Find nearest k points from the central point

Given a list of points, a central point, and an integer k, find the nearest k points from the central point.

For example, given the list of points [(0, 0), (5, 4), (3, 1)], the central point (1, 2), and k = 2, return [(0, 0), (3, 1)].

My solution:

const lst = [[0, 0], [5, 4], [3, 1]];
const center = [1, 2];
const k = 2;

const findNearestPoints = ({lst, center, k}) => {
// I assume the data are valid; no error checks
const calcHypo = x => Math.sqrt((x - center)**2
+ (x - center)**2);
const sortPoints = (a,b) => calcHypo(a) - calcHypo(b);
return lst
.sort(sortPoints)
.slice(0,k);
};

console.log(findNearestPoints({lst, center, k}));
• First thing that popped into my mind is that there actually exists a hypotenuse function in the Math global which you could use (Math.hypot). – morbusg Mar 26 at 15:21
• Computing a square root (or two of them, actually) on every comparison can get expensive. With a thousand points, you're doing 20x more math than necessary. Caching hypotenuse lengths can be a good time-space trade, if speed is more important than memory conservation. – Oh My Goodness Mar 26 at 16:02
• @morbusg Math.hypot is multi dimensional $O(n)$ where n is number of dimensions and as such has a hefty overhead associated with vetting and iterating the argument array. For 2D hypotenuse (x*x+y*y)**0.5 is much quicker – Blindman67 Mar 27 at 0:17
• @OhMyGoodness the hypotenuse is not needed, the square of the hypotenuse can be used to compare differences in distance. – Blindman67 Mar 27 at 0:20

Don't sqrt the distance.

It is a common mistake when filtering distances to use the complete distance calculation.

Given 2 values a and b, if a < b then it is also true that sqrt(a) < sqrt(b). Hence you don't need the expensive sqrt calculation to know the if a point is closer than another.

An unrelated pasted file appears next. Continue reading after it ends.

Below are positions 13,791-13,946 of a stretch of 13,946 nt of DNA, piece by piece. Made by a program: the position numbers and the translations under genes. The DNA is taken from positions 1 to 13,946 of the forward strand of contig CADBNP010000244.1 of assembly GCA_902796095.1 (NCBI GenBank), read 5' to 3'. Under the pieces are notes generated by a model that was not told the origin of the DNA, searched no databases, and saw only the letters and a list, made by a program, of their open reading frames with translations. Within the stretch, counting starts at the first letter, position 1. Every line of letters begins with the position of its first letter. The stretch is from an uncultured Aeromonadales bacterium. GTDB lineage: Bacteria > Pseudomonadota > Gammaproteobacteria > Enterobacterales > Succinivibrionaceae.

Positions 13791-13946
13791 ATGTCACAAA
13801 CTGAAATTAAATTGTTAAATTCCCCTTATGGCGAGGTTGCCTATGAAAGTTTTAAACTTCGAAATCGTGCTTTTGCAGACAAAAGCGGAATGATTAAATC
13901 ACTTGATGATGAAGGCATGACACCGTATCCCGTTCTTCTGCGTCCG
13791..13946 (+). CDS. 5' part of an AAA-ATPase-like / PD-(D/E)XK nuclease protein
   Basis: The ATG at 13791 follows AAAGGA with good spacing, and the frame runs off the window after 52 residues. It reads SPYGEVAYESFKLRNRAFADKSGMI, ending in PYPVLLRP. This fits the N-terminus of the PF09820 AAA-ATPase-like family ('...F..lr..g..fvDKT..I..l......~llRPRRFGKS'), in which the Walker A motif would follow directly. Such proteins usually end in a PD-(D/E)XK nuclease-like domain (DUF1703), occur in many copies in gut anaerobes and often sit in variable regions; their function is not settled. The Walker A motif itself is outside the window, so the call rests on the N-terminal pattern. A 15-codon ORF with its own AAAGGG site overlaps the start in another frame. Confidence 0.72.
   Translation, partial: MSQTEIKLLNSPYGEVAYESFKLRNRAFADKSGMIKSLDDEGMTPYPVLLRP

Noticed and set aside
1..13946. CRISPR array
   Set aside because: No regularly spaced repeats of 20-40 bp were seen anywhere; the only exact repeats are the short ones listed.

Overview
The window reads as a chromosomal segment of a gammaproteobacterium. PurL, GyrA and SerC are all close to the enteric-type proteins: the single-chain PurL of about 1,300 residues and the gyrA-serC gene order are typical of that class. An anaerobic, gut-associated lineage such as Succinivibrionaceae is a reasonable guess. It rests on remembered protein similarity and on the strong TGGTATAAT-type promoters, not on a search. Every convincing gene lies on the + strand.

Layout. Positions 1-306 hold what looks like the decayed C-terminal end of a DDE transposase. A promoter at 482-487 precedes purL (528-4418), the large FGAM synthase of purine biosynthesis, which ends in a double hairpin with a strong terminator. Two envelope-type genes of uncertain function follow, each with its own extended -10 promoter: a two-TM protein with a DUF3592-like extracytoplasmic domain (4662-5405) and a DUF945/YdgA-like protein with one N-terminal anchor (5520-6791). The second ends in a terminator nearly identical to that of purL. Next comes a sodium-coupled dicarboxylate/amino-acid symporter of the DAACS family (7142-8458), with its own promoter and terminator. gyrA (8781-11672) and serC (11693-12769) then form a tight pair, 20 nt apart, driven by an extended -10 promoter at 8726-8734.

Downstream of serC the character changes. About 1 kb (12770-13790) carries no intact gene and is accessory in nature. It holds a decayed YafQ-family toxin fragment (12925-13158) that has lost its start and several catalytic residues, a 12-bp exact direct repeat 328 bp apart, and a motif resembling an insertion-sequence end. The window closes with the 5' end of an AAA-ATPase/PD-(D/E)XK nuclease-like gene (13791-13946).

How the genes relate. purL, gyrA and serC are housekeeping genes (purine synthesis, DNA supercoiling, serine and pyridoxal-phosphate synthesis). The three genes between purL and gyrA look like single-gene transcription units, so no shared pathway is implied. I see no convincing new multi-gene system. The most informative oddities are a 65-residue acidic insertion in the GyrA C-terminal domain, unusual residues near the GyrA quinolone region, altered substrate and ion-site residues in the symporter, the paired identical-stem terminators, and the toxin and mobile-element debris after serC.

To find the closest the following does not use the sqrt of the distance.

function closestPoint(points, point, dist){
var x, y, found, min = dist * dist; // sqr distance
for(const p of points) {
x = p - point;
y = p - point;
x *= x;
y *= y;
if(x + y < min){
min = x + y;
if (min === 0) { return p } // early exit
found = p;
}
}
return found;

}

Not in the sort!!!

You are doing the distance calculation in the sort DON'T!!!, that means you repeat the same calculations over and over.

To improve you throughput the following will reduce the over all time. The improvement is linear and does not change the complexity.

Note that in JS a ** 2 is slightly slower than a * a

A more efficient version of your solution

function findNearestPoints({list, center, k}) {
const res = [];
const cx = center, cy = center; // alias and reduce indexing overhead
const distSqr = (x, y) => (x -= cx) * x + (y -= cy) * y;
const sort = (a, b) => a - b;

for (const p of list) { res.push([p, distSqr(p, p)]) }
res.sort(sort).length = k;
return res.map(p => p);
}

The ** operator for roots

Note that JS has the ** operator. That you can use it to get roots by making the right side the inverse, 1 over the power. Thus the sqrt is **(1/2) the cube root is **(1/3)

eg

if 2 ** 2 === 4 then 4 ** (1/2) === 2
if 2 ** 3 === 8 then 8 ** (1/3) === 2  Don't approximate 8 ** 0.33 !== 2
if 2 ** 4 === 16 then 16 ** (1/4) === 2

Better sort

The sort is the bottle neck in this problem.

You can use a binary tree sort as it is the least complex for real numbers (every coder should learn how to implement a binary tree sort)

Do you need the sort?

However I think (think means might be, I am going by instinct) that there is a faster solution that does not involve a sort and that is at most $$\O(n)\$$

Remember that the order of the points is not important, that you need only separate the points in two. It may take a few passes to do, but as long as the number of passes is not related to the number of points or 'k' you will have a $$\O(n)\$$ solution.

I am not going to give you the solution this time (if there is one) as there is no problem solving experienced gained coping code.

• Where did you get the info that a ** 2 is slightly slower than a * a? – thadeuszlay Mar 27 at 11:15
• @thadeuszlay I bench-mark it. I just retested on Chrome 73 and its gotten worse. Comparative results n * n fastest. n is random number. (The following % are percent as fast as best eg 50% is half the speed). Math.pow(n, 2) very close 99% for small ints and same performance for large doubles. n ** 2 is 36% for random large doubles 0 to $2^{51}$ and random ints 0 to $2^{31}$, and 24% for random small ints 0 to $2^8$. On FF all 3 are the same however all are only 20% as fast as Chromes best. – Blindman67 Mar 27 at 12:51